Alvarez was also the subject of death threats, identified in text messages as the number 1 target. These messages were received in July last year and shortly after her death.
She is the second witness in the group's court petition to have been killed. The first, 22-year-old Ryan Hubilla, was shot dead in June last year, days before he was to travel to Manila to execute a judicial affidavit.
“Clearly, the red-tagging that preceded the deaths of Alvarez, Hubila and Patigas was not an empty threat. It was, in truth and in fact, a notice from the State that once it publicly classified the victims as ‘communist terrorists,’ the latter began to be regarded as legitimate targets of attack from State forces,” Karapatan said.
“With respect, the causality between Alvarez’s inclusion in the rogues gallery of ‘communist terrorists’ and her dastardly killing is too palpable to ignore," it added.
"Her death proves that being subjected to red-tagging and terrorist-labeling constitutes an actual threat, and not merely one of supposition or with the likelihood of happening.”
Since 2007, the United Nations has raised concerns over the vilification, arbitrary detention, harassment, enforced disappearances and killings of rights defenders in the country. The Officer of the High Commissioner for Human Rights said it was able to verify more 208 defenders killed between January 2015 and December 2019.
Karapatan cited a similar figure during Duterte’s term, which began mid-2016.
A recent UN human rights report found that a heavy-handed focus on security threats and illegal drugs have led to serious human rights violations in the country.
UN human rights chief Michelle Bachelet said the widespread red-tagging by State actors suggests that Duterte’s public comments may have incited violence – encouraging, even ordering human rights impunity – and may violate the International Covenant on Civil and Political Rights.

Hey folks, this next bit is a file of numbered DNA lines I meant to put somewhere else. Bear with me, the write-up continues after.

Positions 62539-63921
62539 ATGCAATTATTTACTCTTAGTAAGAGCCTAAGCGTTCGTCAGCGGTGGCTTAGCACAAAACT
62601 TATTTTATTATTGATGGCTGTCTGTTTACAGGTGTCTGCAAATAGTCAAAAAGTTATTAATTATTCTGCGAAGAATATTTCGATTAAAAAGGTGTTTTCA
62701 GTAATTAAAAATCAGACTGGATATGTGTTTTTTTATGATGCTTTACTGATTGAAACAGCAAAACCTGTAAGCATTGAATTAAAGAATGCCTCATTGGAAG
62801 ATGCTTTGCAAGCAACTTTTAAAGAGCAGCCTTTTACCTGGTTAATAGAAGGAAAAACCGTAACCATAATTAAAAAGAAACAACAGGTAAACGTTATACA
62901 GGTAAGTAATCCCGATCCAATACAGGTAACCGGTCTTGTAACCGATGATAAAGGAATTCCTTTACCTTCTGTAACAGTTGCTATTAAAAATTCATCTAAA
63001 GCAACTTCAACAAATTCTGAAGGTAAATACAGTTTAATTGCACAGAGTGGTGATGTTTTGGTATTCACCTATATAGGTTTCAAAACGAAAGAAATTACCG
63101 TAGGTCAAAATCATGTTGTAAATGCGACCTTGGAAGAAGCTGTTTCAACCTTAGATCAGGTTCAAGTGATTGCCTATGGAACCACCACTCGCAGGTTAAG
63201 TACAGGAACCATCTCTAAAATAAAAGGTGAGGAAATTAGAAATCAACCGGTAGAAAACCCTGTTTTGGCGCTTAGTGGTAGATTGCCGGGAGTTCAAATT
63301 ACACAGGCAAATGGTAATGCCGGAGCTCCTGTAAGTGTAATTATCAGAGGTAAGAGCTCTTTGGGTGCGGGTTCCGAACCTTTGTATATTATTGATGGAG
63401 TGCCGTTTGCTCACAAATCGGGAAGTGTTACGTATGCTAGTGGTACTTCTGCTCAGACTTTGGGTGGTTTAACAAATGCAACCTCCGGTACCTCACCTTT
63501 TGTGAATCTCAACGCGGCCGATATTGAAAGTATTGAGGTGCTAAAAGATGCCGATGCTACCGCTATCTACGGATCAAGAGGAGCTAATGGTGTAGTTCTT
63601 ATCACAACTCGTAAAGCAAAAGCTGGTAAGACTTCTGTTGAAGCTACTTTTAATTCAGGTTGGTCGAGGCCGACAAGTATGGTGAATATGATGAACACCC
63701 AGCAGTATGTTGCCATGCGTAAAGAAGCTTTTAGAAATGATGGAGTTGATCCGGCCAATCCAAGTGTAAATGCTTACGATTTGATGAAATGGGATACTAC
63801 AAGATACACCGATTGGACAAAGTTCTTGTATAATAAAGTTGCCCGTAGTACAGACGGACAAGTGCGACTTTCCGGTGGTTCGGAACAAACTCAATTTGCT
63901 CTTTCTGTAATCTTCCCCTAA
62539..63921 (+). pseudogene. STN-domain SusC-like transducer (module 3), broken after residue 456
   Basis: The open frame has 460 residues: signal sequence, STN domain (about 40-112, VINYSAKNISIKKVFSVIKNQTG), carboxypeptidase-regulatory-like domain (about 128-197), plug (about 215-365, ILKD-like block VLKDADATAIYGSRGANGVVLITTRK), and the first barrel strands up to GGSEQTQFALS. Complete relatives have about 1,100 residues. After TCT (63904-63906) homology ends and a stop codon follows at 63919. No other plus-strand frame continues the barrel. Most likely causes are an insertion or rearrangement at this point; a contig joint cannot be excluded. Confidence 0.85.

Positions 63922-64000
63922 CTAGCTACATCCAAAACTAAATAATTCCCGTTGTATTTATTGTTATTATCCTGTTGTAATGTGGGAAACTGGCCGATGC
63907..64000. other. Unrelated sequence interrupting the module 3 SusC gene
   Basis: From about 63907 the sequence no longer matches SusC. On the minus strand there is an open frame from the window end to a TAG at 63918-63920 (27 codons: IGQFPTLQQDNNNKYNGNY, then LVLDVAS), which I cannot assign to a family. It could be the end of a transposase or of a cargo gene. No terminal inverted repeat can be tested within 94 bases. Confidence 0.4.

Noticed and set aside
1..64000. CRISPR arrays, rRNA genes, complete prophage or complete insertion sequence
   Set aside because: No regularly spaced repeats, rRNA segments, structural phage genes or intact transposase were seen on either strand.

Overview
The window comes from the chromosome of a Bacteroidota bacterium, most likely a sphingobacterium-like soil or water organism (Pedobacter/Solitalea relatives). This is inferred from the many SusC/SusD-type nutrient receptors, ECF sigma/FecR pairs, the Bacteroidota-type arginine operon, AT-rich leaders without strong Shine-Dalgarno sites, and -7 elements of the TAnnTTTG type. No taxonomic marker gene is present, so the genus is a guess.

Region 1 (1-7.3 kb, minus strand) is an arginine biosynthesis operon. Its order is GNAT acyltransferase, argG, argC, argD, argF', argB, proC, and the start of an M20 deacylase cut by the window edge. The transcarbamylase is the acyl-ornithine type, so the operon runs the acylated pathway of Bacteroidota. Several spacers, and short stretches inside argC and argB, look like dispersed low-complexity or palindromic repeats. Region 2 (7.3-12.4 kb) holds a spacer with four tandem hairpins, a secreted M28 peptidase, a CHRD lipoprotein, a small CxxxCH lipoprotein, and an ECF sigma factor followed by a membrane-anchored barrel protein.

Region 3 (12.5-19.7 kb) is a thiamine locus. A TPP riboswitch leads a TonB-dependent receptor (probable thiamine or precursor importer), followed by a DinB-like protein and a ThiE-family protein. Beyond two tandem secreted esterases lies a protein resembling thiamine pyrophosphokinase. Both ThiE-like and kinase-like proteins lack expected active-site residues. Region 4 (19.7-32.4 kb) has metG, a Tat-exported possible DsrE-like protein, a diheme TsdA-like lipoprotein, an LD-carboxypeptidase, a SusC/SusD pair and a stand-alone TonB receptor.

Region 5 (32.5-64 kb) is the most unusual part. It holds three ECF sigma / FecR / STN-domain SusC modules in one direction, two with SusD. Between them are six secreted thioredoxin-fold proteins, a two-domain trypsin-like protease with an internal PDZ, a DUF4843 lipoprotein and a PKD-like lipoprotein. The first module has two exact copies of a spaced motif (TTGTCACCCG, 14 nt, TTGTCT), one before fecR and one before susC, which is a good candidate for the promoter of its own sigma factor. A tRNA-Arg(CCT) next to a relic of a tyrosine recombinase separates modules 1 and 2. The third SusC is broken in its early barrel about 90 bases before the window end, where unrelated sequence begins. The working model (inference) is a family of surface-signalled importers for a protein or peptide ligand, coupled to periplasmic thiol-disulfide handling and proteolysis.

Various international organizations have called for an independent, international probe into the human rights situation in the country.
The International Criminal Court Office of the Prosecutor is currently conducting its preliminary examination of the situation in the Philippines.
But the Philippine government continues to insist that the local mechanisms are working, foreclosing the need for international probes.
The DOJ said Tuesday special investigation teams of the AO 35 Task Force probing the Echanis and Alvarez killings have now “started their work.”
A team is set to meet with the Echanis family this week but DOJ spokesperson Markk Perete said they will leave it to the team leader whether to get in touch with colleagues of Alvarez in Negros who are also receiving threats.
“We will have to assess if these are related to the case, otherwise these may be the subject of a separate investigation,” he said.
“We leave the manner of investigation to the team leader. We also encourage all parties, the colleagues of Alvarez included, to participate in this investigation,” he added.
Perete later clarified the AO 35 Secretariat instructed the team leaders to “get in touch with all relevant persons.”
It took 15 months between the time Alvarez sought protection from the SC and the her death. Karapatan said she could have been given protection through the privilege of amparo and habeas data had the court acted on it.
“It is too late now,” Karapatan said.